Bedstraw, Cleavers, Stickywilly, Catchweed Bedstraw
Description (Jepson, PlantID.net)
- Eudicots are a major lineage of flowering plants; see family for general characteristics
- Madder Family (Rubiaceae)
- Annual herb
- Stem has tiny hooked prickles
- Square in young plants (true of all Galium species)
- Whorls of 6-8 narrow leaves
- Covered with tiny, hooked prickles (extensions of the epidermis)
- Inflorescence (flower arrangement) of 2-3 flowers on longish stalks arising from the leaf axil (branching point)
- Tiny, 4-petaled, white flower
- Ovary inferior (below the attachment of other flower parts)
- Fruit is a burr containing 2 nutlets (a small, dry fruit that does not split open, derived from a multi-chambered ovary), covered with hooked hairs
- Height to 3 ft.
- Native to California
- Grows in a variety of habitats, including woodlands, forests, meadows, and fields, in natural and disturbed areas with sufficient moisture
- See Calflora for statewide observations of this plant
- Outside California, grows in Alaska and throughout the United States; introduced in Europe
- Grows at elevations between 100 and 4,900 ft.
Uses (San Mateo County Parks prohibits removal of any natural material)
- Browsed by mammals
- Horses, sheep, pigs, chickens, geese, and dogs will eat large quantities of goose grass, apparently for its diuretic benefits (Thompson 2015)
- Deer will bed down on large patches
- Browsed by mammals
- Dried plants of some Galium species were used to stuff mattresses, hence the name bedstraw
- Roots were used to make a red dye (Gucker 2005)
- Plant can be cooked as a green
- Seeds were sometimes boiled to make a coffee-like drink (“a poor man’s instant coffee,” Gucker 2005)
- Matted clumps have been used to strain liquids
- European and Native people used goose grass for a variety of medicinal purposes, such as treating dermatitis, gonorrhea, and kidney problems, and as a laxative
- CAUTION – May cause contact dermatitis (a skin rash) and, if eaten raw, hooked hairs can irritate the throat (Evanoff 2013)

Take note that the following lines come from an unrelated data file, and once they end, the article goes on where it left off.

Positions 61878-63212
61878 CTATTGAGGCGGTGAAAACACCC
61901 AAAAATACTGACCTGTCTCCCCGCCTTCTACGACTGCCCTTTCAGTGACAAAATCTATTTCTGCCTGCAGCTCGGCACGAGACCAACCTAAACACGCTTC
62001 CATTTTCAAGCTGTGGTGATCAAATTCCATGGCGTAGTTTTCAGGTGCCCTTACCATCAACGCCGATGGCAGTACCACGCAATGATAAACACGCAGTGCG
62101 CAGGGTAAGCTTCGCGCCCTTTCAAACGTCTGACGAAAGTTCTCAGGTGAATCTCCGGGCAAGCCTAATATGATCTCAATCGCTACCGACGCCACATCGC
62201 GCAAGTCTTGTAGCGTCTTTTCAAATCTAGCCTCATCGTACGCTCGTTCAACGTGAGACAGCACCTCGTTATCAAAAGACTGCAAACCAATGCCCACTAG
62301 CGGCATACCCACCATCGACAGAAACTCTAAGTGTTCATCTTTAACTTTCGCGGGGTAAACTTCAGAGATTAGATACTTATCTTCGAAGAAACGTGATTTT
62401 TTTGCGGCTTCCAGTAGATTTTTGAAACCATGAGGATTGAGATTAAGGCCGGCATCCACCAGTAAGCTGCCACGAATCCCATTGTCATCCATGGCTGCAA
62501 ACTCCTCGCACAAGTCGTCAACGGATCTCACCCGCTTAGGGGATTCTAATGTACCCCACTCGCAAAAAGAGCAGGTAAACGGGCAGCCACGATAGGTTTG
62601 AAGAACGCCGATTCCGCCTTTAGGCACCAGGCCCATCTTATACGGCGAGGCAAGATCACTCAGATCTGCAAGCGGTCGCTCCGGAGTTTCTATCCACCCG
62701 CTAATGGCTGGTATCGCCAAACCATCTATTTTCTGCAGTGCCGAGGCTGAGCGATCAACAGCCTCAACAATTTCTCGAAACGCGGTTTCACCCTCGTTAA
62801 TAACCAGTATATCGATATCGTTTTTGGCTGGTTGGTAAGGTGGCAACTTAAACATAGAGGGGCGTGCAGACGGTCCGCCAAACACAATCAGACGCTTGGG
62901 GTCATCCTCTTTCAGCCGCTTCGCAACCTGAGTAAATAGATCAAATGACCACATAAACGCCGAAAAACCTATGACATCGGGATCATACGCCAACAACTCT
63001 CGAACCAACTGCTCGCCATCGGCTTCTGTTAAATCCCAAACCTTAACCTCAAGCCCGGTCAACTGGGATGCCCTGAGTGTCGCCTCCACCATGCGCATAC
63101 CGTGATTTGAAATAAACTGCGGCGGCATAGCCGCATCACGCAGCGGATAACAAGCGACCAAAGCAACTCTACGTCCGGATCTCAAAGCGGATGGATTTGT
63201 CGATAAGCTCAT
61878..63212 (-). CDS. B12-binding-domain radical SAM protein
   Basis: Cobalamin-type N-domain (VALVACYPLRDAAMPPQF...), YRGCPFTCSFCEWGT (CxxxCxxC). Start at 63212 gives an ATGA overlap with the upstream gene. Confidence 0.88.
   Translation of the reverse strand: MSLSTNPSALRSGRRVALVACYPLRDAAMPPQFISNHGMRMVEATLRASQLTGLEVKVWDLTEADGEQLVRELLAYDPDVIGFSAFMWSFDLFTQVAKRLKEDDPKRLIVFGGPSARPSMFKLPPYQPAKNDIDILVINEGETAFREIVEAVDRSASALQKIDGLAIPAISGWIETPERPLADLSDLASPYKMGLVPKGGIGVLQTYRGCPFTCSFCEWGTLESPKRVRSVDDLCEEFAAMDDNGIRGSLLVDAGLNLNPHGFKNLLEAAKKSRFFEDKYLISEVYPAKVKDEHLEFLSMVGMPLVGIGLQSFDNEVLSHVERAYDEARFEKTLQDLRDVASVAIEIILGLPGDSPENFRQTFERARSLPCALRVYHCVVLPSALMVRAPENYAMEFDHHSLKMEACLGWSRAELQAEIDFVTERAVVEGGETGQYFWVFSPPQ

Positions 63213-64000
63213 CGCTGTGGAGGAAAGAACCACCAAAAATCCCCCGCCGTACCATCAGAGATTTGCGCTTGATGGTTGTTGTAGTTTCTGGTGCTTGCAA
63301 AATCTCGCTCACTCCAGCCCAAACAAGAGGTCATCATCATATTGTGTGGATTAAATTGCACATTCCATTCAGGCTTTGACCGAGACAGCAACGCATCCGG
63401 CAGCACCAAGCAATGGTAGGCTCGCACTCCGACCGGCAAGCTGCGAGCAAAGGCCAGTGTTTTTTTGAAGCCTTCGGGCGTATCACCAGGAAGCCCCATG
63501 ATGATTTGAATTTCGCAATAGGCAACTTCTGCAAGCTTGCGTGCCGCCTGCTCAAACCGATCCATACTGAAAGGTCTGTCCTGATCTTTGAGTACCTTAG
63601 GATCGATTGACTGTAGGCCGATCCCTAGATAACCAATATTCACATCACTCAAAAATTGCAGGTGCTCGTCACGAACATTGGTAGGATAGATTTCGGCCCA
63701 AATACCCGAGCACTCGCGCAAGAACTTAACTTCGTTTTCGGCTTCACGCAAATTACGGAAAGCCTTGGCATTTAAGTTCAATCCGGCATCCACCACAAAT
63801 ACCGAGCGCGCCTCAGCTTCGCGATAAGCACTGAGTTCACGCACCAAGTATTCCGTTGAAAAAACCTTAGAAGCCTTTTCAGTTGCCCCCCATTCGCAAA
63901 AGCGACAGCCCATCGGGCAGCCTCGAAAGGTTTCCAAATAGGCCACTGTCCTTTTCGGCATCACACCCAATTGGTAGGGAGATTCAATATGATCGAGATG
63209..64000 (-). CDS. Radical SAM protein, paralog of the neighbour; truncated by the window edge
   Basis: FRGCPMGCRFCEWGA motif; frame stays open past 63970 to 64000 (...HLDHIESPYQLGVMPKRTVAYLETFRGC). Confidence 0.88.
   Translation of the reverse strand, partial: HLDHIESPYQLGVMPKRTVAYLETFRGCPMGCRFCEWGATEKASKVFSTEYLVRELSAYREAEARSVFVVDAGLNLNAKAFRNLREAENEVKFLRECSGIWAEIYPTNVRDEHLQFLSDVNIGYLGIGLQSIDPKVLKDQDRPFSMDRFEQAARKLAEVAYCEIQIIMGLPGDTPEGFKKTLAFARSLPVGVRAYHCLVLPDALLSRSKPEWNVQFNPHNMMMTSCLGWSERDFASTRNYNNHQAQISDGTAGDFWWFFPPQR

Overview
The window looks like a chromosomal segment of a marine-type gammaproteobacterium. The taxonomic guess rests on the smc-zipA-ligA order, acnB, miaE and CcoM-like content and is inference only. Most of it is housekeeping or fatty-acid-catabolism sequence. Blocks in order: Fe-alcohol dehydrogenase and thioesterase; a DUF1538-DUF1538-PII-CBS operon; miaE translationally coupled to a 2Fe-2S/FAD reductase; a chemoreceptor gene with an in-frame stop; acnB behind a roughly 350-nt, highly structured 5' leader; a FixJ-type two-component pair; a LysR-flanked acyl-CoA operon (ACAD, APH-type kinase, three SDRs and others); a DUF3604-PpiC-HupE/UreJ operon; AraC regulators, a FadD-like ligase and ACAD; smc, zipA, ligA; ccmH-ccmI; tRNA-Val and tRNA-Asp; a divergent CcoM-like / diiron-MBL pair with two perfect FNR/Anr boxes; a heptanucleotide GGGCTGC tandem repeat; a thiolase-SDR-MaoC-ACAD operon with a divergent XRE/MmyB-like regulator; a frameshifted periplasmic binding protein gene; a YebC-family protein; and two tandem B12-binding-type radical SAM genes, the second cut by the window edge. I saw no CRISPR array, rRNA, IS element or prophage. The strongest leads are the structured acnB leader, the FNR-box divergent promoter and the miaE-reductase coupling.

- Galium (GAY-lee-um) – from the Greek for “milk” because the seeds of Galium verum were used to curdle milk for making cheese (Charter 2015); shepherds would also use matted clumps to strain curds (Evanoff 2013)
- aparine (ap-ar-EYE-nee) – the Greek name for this plant
- Goose-grass – refers to its traditional use as fed for geese and chickens
- Galium aparine has around 80 other common names
- This plant has several adaptations for seed dispersal
- Fruit with hooked hairs is a burr, which clings to passing animals (including humans)
- Brittle stems, also with hooked hairs, easily break off and cling to passing animals
- Hooked hairs may have been an inspiration for Velcro (Breckling 2008)
- Grows in both the old and new world, and is “fairly ubiquitous” in the US, where its native status is debated (Gucker 2005)
- In some environments, it grows exuberantly over low vegetation, using its barbed hairs to grasp and clamber over other plants, creating dense, tangled mats
- Sale of Galium seed is prohibited or restricted in Connecticut, Massachusetts, New York, and Vermont as it easily colonizes disturbed sites (Gucker 2005)
- Common contaminant of crop seed, i.e. cultivars of rapeseed (Brassica napus), used for canola oil (Caple 2013)
- Goose grass is more common in mid-successional stages of woodlands: “in coast live oak woodlands of Berkeley Hills, California, stickywilly [goose grass] frequency was 5% to 52%, while frequency was 1% to 9% in San Francisco Bay woodlands considered successionally older” (Gucker 2005)
- May be confused with climbing bedstraw (G. porrigens var. porrigens)
- Goose grass at Edgewood is single-stemmed, with larger leaves in whorls of 6-8
- Climbing bedstraw grows in tangled clumps of long stems, with small leaves in whorls of 4
- Found in woodlands
- See iNaturalist for observations of this plant
- Flowers March – August
Breckling, B. 2008. Spring Wildflowers of Henry W. Coe State Park and the Inland San Francisco Bay Area. Pine Ridge Association.
Caple, M. 2013, July 29. Galium aparine. Climbers: Censusing Lianas in Mesic Biomes of Eastern Regions.
Evanoff, K. 2013, Jul. 1. Bedstraw is a weed that bites back. Tribune Chronicle. Internet Archive Wayback Machine.
Gucker, C.L. 2005. Galium aparine. Fire Effects Information System. United States Department of Agriculture, Forest Service, Rocky Mountain Research Station, Fire Sciences Laboratory.
Thompson, P. 2015. Cleavers (Galium aparine). Species of the Month – July. Game and Wildlife Conservation Trust.